Features, Insight, Opinion

Encrypted USB drives and cyber threats facing the financial sector

By Antoine Harb, Team Leader, Middle East and North Africa at Kingston Technology

The banking and financial sector faces heavy cybersecurity challenges, with hackers consistently zeroing in on its rich trove of sensitive data. Figures released by IBM and the Ponemon Institute revealed that the average cost of a data breach in the financial sector in 2021 was at USD 5.72 million[1].

Without a doubt, cyberattacks lead to astronomical financial losses and reputational issues that can erode customer trust. Banking and financial institutions have, thus, been ramping up their cybersecurity protocols to combat online breaches and comply with existing local and international regulatory requirements.

Implementing a comprehensive cybersecurity strategy specific to the needs of the industry in general and the organisation in particular is crucial. Data protection through encryption and backup is one of the fundamentals of practical corporate information management tactics.

However, for some banks, owning their data infrastructure is preferable than collaborating with third parties for their data encryption, storage and backup requirements. They turn to mobile security solutions as part of their measures of securing and keeping the integrity of their data and applications.

This is where encrypted USB drives come in. Specifically, hardware-centric, software-free encryption is considered one of the more effective, non-complicated solutions to online network breaches. By using state-of-the-art encrypted USB devices, organisations can also be more confident in meeting stringent regulatory standards, minimising risks and ensuring optimum data protection and safety.

With custom architectures that incorporate a premium onboard encryption controller and access control, these USB drives are designed with advanced security features. They work by encrypting data using the strongest AES-256 bit encryption in XTS mode, and then combine this with other safeguards to combat physical- and firmware-based attacks. More specifically, FIPS 197 or FIPS 140-2 Level 3 drives can add greater data protection levels, which are an essential data security requirement for businesses and government entities.

With hardware-encrypted USB drives, deploying relevant software programs is unnecessary. As the software program is removed from the equation, an organization can significantly reduce its exposure to software vulnerabilities such as brute-force, sniffing and memory hash attacks.

Furthermore, with hardware-encrypted USB, banks and other financial services institutions are more positioned to prevent users from turning off encryption, resetting the password rules— specifically the minimum length and complexity— and disabling the automatic password retries.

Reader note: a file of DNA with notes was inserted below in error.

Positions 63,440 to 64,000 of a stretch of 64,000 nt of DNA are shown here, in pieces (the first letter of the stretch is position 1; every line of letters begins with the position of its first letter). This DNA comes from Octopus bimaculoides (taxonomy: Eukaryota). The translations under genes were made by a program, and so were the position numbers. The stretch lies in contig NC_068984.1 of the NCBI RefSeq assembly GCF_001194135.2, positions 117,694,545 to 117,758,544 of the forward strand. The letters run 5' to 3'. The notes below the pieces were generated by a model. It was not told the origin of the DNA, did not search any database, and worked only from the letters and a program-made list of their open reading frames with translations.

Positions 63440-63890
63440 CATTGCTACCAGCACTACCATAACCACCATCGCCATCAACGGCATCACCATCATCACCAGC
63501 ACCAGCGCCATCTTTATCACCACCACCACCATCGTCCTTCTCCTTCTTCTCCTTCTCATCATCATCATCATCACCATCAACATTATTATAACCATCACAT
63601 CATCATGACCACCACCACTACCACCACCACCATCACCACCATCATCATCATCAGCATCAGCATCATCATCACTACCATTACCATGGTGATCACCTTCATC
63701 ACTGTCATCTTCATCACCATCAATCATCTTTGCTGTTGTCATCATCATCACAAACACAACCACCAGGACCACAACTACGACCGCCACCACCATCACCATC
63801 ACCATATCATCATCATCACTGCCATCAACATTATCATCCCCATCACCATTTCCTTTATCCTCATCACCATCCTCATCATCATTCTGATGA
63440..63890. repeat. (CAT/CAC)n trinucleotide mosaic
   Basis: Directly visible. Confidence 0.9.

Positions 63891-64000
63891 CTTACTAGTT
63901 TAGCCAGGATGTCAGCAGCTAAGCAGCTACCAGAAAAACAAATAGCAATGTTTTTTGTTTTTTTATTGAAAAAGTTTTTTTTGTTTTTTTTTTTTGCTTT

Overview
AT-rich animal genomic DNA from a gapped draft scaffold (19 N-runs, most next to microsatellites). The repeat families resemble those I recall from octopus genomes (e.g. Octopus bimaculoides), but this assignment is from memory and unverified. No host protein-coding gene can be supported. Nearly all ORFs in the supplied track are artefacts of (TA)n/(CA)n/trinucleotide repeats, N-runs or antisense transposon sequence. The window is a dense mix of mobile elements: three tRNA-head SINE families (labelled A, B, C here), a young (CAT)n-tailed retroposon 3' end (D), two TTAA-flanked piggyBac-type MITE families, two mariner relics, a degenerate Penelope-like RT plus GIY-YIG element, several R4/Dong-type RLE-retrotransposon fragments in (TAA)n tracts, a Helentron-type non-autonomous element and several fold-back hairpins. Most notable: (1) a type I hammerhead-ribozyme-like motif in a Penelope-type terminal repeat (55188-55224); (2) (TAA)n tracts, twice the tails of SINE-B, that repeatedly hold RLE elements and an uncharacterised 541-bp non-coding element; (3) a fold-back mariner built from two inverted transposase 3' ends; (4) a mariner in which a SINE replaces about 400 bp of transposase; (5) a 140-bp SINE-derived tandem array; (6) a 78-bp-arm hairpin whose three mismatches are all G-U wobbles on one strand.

A unique recognition feature that can identify the manufacturer (vendor ID) and product model (product ID) increases data security as well. Thanks to this functionality, if a drive is plugged into the company’s inner or outer firewall, it can be identified as a company-issued device by using a unique serial number. The feature is available on all of Kingston Technology’s encrypted USB drives.

Another advantage of utilising hardware-encrypted USB is that the device allows an administrator to establish information access criteria for the user and then integrate this with existing local endpoint solutions. This is highly critical, especially in cases of malfunctioning cloud storage or when data is stored in devices that are not networked and for which offline access is required. It should be noted, however, that not all hardware-encrypted USBs are equipped with such a feature.

High-performance hardware-encrypted USB drives serve as an extra layer of data protection, acting as secure portable storage that meets ever-changing requirements. They permit fast data transfer and ensure safe data storage and backup, especially at times when regulatory information is needed to be hand delivered or when documents are required to be printed out on-site or off-site, among others.

Providing peace of mind, these compliant devices are not only easy to use and deploy but also more capable of fighting off brute force attacks compared to software encryption. This is because hardware encryption is designed to be separated from the host system, thereby making it much harder to breach.

With the rising popularity of cloud storage, some may consider USB drives as no longer relevant in today’s industry landscape. But with their advanced features, hardware-encrypted USB drives, in reality, afford better data protection, confidentiality and compliance standards.

[1] https://www.upguard.com/blog/biggest-cyber-threats-for-financial-services

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